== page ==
Posted by | May 5, 2008 10:56 | Filed under: Top Stories

Monday’s New York Times has a front page, above-the-fold, top-right story about how immigrants die in custody, some being held for nothing more than visa violations. It centers on Boubacar Bah, a 52-year-old tailor form Guinea who overstayed his tourist visa. Bah fell in prison, hit his head, and wound up in a coma. He had a skull fracture and multiple brain hemorrhages, and died four months later.

Between January 2004 and November 2007 there were sixty-six known deaths among those in immigration custody. We now know this only because the New York Times utilized the Freedom of Information Act to obtain this information and, as the paper states, “it reflects a reality that haunts grieving families like his: the difficulty of getting information about the fate of people taken into immigration custody, even when they die.”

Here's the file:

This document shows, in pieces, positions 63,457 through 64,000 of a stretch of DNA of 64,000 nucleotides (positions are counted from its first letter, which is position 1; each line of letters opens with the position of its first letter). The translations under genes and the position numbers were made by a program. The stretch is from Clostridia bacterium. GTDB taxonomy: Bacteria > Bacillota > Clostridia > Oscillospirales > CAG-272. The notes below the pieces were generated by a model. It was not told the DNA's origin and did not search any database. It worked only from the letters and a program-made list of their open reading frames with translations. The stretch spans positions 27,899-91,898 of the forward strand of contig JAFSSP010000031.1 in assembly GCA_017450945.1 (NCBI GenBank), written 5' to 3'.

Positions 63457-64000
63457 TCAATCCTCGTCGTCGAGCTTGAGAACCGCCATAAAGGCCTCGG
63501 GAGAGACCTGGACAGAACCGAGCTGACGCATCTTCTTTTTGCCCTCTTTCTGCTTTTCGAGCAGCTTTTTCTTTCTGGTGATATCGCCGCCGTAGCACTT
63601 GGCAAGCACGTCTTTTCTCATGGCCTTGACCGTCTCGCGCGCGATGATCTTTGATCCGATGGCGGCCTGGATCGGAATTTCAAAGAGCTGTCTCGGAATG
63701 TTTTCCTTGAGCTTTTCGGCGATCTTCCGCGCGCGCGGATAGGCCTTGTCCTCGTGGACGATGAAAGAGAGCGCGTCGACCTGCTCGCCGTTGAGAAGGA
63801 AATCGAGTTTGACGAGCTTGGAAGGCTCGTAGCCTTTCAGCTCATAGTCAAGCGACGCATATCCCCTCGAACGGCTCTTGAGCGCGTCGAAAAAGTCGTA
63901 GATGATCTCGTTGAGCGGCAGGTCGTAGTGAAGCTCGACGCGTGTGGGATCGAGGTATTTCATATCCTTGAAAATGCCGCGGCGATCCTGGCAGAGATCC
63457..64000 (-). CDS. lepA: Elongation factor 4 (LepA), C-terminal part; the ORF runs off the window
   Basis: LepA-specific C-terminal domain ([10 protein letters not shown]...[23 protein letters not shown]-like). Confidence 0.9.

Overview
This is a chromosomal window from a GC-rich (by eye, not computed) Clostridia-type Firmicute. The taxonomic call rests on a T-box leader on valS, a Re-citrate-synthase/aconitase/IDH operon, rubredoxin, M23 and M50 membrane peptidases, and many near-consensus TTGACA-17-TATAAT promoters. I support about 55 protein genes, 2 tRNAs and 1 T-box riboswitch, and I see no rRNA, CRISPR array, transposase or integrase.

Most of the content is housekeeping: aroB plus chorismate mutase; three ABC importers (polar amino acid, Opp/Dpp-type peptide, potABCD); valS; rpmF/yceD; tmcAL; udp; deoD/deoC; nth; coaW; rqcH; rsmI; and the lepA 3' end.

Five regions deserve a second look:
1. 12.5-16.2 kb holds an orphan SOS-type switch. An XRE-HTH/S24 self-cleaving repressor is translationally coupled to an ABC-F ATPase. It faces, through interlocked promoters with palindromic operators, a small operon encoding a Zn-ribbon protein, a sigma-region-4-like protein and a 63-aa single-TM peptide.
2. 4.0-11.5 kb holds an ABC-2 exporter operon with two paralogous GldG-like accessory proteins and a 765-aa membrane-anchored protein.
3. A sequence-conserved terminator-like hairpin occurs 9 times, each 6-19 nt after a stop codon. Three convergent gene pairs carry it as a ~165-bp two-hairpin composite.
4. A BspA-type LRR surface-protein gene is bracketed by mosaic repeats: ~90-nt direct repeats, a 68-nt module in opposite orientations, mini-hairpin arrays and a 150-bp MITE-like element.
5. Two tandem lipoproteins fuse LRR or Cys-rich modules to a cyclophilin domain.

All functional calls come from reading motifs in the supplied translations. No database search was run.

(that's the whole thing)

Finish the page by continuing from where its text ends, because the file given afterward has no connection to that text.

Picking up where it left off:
Boubacar Bah with his first wife, Dalanda, and their elder son, Amadou Talibé Bah, in Guinea before Mr. Bah came to the United States in 1998.

Mr. Bah’s relatives never saw the internal records labeled “proprietary information – not for distribution” by the Corrections Corporation of America, which runs the New Jersey detention center for the federal government. The documents detail how he was treated by guards and government employees: shackled and pinned to the floor of the medical unit as he moaned and vomited, then left in a disciplinary cell for more than 13 hours, despite repeated notations that he was unresponsive and intermittently foaming at the mouth.

The story goes on to reveal that detainees are not treated properly for medical conditions, relatives are not informed of the deaths of loved ones in custody, and they often have to fight to get that tragic information.

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Copyright 2008 Liberaland
By: Alan

Alan Colmes is the publisher of Liberaland.